At Helena's No Sweat counter, with powerful coffee, just as it should be. A full order of Guadalupe Smith, the plate of food that's right up there with the best anywhere north of Nogales.
And on Nov. 14, Lisa Cordingley kicks off another of her Helena Education Foundation "Great Conversation" gatherings at the Great Northern. I am supposed to work a table focused on 1968 -- a fraught, troubling year for me, when I essentially tried to come of age. Bracing issues, boiling violence, crippling assassinations, promising opportunities, deeper disappointments -- all piled up in that one calendar year.
I am back in town after years mostly away, having been a Senate Page in 1967, serving as researcher for the Constitutional Convention Bill of Rights Committee, running a probing public interest operation out of Bozeman, toiling in DC as staff director for a U.S. senator and a congressman; and later struggling to restore salmon to the Columbia River Basin, working with Native Americans, trying to reach a U.S./Canada agreement on shares of harvest. All in all, very lucky to have been able to work on those issues.
Through it all, that boisterous, encouraging, dysfunctional 1968 stands out. Actually, that pivotal year is a lot like our time right now -- 50 years later -- except there is no draft these days to drag the sometimes unwilling to their still largely unrewarded fate. Again today, we see the infamous credibility gap, the wrenching lack of civility as we fail to confront very real challenges -- instead wallowing in our constricting inability to face up, to see ourselves plainly. To find a way forward that is not winner take all.
I admit, I scarcely recognize the mangled, warring public face of my home state; and, hard as I search for it, I can not see a clear path back to the days when conservatives and progressives, and those in between, tried harder, worked together, and made this state worthy of its moniker, the Last Best Place.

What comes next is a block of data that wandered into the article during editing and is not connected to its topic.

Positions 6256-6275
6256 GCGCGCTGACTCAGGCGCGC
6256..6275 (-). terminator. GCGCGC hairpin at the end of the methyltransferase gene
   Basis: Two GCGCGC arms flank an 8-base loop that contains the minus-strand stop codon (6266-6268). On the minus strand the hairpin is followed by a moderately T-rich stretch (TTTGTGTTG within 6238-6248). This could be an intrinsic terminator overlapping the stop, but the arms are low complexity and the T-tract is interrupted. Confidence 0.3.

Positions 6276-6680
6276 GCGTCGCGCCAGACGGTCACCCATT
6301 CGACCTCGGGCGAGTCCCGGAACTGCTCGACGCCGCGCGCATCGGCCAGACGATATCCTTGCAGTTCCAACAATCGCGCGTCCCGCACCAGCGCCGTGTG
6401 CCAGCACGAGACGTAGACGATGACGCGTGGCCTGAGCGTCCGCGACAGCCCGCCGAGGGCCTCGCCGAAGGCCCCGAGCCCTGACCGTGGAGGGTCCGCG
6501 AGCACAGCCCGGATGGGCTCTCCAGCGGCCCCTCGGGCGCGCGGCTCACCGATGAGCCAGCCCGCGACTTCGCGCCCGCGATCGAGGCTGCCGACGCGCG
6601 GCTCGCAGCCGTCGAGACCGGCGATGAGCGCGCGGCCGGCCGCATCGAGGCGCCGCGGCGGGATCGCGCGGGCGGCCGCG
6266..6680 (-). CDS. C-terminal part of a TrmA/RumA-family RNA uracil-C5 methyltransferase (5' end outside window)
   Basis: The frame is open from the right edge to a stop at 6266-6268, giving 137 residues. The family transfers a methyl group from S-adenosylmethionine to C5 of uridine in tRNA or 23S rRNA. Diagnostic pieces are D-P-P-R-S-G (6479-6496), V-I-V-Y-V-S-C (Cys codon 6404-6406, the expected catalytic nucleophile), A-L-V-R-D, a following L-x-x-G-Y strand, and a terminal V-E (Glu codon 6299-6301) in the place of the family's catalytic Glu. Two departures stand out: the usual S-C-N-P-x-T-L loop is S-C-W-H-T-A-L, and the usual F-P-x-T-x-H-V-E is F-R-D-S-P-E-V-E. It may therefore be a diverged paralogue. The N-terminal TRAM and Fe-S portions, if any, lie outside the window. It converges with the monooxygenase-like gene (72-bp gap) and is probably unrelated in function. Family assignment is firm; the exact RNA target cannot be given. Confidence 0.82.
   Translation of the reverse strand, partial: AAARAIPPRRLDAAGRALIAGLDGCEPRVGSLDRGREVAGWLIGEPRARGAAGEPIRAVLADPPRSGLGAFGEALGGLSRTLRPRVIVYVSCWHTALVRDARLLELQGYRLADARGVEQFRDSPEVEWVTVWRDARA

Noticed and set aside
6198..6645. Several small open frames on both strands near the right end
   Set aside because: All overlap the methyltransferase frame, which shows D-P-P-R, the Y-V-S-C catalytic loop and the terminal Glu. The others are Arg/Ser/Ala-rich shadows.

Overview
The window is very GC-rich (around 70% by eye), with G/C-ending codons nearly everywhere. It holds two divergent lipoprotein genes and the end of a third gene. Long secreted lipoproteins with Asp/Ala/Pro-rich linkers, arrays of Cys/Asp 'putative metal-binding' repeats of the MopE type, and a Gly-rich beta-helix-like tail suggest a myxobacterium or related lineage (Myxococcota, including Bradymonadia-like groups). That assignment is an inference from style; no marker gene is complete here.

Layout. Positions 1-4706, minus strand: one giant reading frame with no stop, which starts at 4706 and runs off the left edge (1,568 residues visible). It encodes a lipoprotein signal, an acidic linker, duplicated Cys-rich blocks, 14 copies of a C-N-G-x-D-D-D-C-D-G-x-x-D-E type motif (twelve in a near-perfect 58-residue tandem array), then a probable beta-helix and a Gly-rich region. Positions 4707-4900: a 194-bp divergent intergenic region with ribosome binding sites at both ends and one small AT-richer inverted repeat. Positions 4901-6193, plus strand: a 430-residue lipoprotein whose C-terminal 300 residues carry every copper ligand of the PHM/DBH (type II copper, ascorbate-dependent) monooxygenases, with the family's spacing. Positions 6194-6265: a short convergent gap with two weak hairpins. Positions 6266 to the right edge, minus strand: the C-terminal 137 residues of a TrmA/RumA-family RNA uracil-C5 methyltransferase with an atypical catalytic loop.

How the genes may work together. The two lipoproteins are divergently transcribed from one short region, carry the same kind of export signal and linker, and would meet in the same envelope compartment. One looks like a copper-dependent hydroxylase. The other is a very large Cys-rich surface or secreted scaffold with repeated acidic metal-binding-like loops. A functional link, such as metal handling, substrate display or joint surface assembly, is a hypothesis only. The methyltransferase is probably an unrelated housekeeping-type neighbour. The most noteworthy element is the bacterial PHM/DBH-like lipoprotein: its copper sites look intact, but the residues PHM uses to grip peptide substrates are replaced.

A couple days ago, I wandered the halls of the State Capitol, pausing to admire the statues and busts of Maureen and Mike Mansfield, Joseph Dixon, Thomas Walsh, Burton Wheeler, Jeannette Rankin. I spent hours in the boxed archives of Joseph Kinsey Howard and the Constitutional Convention Bill of Rights Committee. Re-learning as I went. Appreciating what is revealed there.
After that, I am left to wonder whether we can ever get back to more productive days. Back when we celebrated the Right to Know, and the pursuit of real truth; the clear affirmation of the right to a clean and healthful environment; the legitimate, long overdue and still unrealized claim of equality for women; the fundamental import of the displaced, yet enduring indigenous cultures; and so much more.
On political matters, I trend left. No surprise there. But I have never doubted the lesson of this question: Why did the Canadian cross the road? The wise answer is: To get to the middle. And the informing correctness of that answer does not depend on the fact that the person traversing the pavement is Canadian.
May we all find ourselves living in those finer days once again; and soon, and right here, as the Big Sky Country winter closes in.
Rick Applegate, a native Montanan born in Libby, was a Bill of Rights Research Analyst at the 1972 Constitutional Convention, and has spent over 40 years in Montana, in the halls of Congress, and as a natural resource manager in the Pacific Northwest. He can be reached at firstname.lastname@example.org.